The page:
Tracey Cox asks can relationships REALLY survive cheating

Tracey Cox asks can relationships REALLY survive cheating

Can a relationship EVER survive cheating? Tracey Cox reveals how to tell if YOURS will recover from infidelity – and when it’s time to walk away

  • Tracey Cox reveals which types of relationships can survive after cheating
  • The British sex and relationship expert insists most relationships do survive
  • It comes after the split of Strictly Come Dancing couple Katya and Neil Jones

Few things rock relationships more than the discovery of infidelity.

Strictly’s Katya and Neil Jones, who’ve been together 11 years, lasted nearly a year after she was caught on camera kissing her dance partner Seann Walsh in a London street.

Neil insisted her indiscretion would not ruin their relationship: ‘I wasn’t going to allow that one little thing to get in the way of 10 very happy years.’

Except it did.

Some couples do make it – Jay-Z and Beyonce are one famous example. Lots – Khloe Kardashian and her partner Tristan included – don’t.

Strictly’s Katya and Neil Jones (pictured in May 2019), who’ve been together 11 years, lasted nearly a year after she was caught on camera kissing her dance partner Seann Walsh in a London street

Even so, infidelity is extremely common – and getting more so.

Around 40 per cent of people now cheat. Even more depressing, reputable research showed 34 per cent of women and 56 per cent of men who have had affairs describe their marriage as happy or very happy.

Technology makes it easier to sneak illicit sex but – be warned – it’s also harder to keep secret.

The average person doesn’t have the celebrity curse of paparazzi hovering to capture every mistake and broadcast it, humiliatingly, into the world.

But more than one person has been undone by an ill-advised, late-night text message that pings up at just the wrong moment.

Contrary to popular opinion, most relationships do survive after infidelity is discovered.

As such, Tracey Cox (pictured) reveals which types of relationships can survive cheating

But there’s surviving and surviving.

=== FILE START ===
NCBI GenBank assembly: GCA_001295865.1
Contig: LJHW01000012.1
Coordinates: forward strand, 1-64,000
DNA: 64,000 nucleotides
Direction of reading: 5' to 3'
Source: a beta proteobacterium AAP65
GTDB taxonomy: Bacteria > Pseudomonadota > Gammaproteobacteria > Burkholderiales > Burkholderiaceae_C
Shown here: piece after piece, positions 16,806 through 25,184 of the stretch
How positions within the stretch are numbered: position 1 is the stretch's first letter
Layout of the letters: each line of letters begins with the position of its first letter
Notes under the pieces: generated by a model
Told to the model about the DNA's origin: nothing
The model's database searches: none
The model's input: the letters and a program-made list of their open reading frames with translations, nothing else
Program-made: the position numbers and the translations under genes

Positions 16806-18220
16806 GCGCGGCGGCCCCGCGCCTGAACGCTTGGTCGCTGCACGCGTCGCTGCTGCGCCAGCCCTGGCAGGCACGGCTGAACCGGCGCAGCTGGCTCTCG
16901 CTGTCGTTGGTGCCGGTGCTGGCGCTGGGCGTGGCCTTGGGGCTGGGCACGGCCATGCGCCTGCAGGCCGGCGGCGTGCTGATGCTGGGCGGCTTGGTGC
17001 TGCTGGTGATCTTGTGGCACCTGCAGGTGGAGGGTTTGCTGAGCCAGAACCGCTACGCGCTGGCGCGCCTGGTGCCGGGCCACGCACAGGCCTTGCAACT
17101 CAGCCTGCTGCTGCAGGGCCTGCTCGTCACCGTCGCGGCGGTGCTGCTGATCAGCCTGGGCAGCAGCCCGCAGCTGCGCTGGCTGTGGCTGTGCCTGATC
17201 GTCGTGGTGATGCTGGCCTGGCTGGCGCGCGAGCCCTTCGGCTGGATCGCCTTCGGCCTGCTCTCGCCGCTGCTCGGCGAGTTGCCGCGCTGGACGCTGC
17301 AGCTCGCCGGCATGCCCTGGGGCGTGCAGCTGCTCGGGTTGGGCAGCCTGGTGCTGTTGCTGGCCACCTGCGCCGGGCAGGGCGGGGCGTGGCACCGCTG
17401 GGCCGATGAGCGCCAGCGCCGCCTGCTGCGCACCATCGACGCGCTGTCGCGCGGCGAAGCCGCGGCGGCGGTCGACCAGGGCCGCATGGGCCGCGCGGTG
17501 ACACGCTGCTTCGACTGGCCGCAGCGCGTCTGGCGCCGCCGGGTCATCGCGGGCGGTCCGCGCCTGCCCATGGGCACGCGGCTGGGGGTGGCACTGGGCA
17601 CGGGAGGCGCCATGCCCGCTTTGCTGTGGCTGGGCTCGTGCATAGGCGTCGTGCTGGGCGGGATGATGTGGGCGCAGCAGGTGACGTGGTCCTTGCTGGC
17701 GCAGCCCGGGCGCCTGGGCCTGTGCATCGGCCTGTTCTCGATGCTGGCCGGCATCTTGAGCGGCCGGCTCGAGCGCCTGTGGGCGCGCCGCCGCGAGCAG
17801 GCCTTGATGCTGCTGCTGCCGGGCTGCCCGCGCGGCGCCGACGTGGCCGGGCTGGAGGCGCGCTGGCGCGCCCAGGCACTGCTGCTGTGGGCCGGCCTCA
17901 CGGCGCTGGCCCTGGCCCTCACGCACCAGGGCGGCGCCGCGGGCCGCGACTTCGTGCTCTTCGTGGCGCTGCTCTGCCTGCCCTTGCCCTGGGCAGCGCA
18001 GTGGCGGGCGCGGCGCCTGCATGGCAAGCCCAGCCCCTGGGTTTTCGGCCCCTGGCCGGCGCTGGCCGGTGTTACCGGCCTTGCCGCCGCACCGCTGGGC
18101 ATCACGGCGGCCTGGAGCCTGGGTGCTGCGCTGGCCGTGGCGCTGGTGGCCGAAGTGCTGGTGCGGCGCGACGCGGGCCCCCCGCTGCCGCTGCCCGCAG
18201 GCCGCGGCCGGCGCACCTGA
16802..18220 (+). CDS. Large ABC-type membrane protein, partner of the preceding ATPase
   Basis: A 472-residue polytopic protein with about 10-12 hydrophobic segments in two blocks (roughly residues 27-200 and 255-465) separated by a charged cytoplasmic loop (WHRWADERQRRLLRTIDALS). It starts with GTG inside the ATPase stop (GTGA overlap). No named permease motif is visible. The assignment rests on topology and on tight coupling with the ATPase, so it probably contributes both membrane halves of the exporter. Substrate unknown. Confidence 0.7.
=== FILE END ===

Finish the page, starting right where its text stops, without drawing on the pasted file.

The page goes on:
Sometimes they can be an (albeit horribly hurtful) kick up the bum that your relationship needed.

Other times it’s the rightful end to a relationship you should have called time on years ago.

Staying in a bad or abusive relationship after infidelity is discovered is unadvised and harmful. Trying to work through it when you’re in a healthy, good relationship is usually the right thing to do.

Here’s how to tell which category your relationship falls into, if this has happened to you.

YOU’VE GOT A GOOD CHANCE OF SURVIVING IF:

The cheating is out of character

Betrayal can feel worse if you’re in a great relationship.

If you’re best friends, sex isn’t amazing but it’s not bad either and everything else is going along nicely, most people’s reaction to cheating is ‘What now? What could I have done differently?’

But some people remain faithful for decades, then one day cross a line they never thought they would for no other reason other than boredom.

I’m not justifying it, but I am saying perhaps one mistake shouldn’t wipe out years of happiness.

If the infidelity was a one-off, totally out of character and your relationship is strong, it’s worth fighting for.

Your partner feels worse about the cheating than you do

Most people are on their knees when they find out a much-loved partner cheated.

If your partner is downplaying what they did and refuses to recognise the pain their behaviour has caused, there is no point in continuing.

They need to really regret what they’ve done. A cut-off-my-arm-if-I-could-take-it-back kind of regret.